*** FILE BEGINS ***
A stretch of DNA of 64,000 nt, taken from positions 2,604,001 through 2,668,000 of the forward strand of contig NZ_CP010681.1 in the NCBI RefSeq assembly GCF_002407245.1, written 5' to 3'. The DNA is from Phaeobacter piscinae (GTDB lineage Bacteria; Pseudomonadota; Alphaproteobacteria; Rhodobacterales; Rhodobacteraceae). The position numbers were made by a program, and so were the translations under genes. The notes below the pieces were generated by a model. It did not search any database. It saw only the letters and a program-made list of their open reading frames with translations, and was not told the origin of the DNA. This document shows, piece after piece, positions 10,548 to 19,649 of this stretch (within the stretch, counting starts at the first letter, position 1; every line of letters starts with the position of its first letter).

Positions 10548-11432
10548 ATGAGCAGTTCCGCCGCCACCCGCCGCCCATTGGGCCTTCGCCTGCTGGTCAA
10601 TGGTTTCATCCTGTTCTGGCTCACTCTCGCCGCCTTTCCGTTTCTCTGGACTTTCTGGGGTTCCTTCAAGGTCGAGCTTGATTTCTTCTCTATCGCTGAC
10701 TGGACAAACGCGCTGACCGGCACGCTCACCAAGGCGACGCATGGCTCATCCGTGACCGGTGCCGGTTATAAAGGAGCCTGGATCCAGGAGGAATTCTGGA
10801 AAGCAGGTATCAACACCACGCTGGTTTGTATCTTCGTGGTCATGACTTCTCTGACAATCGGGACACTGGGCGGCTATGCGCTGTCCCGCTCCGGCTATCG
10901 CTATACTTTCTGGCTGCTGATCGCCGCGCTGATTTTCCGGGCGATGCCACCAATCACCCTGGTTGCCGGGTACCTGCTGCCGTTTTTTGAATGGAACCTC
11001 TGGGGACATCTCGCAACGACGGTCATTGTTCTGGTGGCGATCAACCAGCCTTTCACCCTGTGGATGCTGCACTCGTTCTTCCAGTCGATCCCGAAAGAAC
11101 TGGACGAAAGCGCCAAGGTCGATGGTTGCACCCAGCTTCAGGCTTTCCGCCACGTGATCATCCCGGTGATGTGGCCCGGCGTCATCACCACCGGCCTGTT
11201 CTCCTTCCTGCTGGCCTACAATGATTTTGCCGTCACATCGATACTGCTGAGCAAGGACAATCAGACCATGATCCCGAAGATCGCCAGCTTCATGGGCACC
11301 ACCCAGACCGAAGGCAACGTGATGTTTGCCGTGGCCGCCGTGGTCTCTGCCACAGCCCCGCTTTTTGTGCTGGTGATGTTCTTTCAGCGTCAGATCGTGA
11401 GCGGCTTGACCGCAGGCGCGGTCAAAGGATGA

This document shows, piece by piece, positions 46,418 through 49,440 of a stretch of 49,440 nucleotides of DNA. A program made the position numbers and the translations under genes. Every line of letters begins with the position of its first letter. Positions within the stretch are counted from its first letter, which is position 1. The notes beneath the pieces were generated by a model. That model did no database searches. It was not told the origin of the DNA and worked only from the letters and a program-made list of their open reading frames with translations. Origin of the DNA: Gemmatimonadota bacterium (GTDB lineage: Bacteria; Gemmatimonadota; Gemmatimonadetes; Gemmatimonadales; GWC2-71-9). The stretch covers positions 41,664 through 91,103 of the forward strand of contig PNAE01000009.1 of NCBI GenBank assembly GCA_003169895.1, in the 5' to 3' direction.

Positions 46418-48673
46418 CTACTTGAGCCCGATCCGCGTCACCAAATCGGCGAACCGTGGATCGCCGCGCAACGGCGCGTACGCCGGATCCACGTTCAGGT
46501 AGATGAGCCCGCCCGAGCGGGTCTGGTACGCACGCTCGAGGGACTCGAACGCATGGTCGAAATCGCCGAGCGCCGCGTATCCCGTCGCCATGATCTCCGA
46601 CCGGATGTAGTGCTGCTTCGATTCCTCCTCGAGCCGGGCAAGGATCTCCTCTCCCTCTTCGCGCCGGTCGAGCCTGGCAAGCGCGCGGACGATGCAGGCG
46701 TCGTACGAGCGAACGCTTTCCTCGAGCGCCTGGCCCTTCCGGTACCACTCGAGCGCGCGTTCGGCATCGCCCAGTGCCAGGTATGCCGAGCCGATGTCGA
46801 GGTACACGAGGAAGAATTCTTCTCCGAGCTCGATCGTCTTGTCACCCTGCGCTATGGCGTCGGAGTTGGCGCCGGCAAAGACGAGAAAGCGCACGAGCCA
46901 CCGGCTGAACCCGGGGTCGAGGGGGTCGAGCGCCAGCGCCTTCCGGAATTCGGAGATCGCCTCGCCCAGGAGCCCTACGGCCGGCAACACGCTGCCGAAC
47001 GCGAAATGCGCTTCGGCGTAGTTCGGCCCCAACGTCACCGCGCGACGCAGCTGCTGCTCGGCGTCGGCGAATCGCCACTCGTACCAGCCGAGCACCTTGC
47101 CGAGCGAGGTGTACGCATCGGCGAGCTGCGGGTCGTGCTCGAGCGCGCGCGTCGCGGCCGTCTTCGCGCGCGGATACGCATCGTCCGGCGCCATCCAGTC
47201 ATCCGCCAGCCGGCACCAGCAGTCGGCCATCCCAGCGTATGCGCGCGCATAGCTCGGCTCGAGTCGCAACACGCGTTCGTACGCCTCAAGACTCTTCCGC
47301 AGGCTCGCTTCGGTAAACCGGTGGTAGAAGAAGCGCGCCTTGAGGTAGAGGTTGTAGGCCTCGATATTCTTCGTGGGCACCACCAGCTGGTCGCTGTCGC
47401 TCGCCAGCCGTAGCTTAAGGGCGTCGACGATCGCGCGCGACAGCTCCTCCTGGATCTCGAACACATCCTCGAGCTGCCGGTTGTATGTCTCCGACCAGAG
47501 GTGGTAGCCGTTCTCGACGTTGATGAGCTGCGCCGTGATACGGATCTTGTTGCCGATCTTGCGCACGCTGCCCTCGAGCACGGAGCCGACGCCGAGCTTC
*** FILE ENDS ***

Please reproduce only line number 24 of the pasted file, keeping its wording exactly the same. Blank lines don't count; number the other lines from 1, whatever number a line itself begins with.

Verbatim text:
47301 AGGCTCGCTTCGGTAAACCGGTGGTAGAAGAAGCGCGCCTTGAGGTAGAGGTTGTAGGCCTCGATATTCTTCGTGGGCACCACCAGCTGGTCGCTGTCGC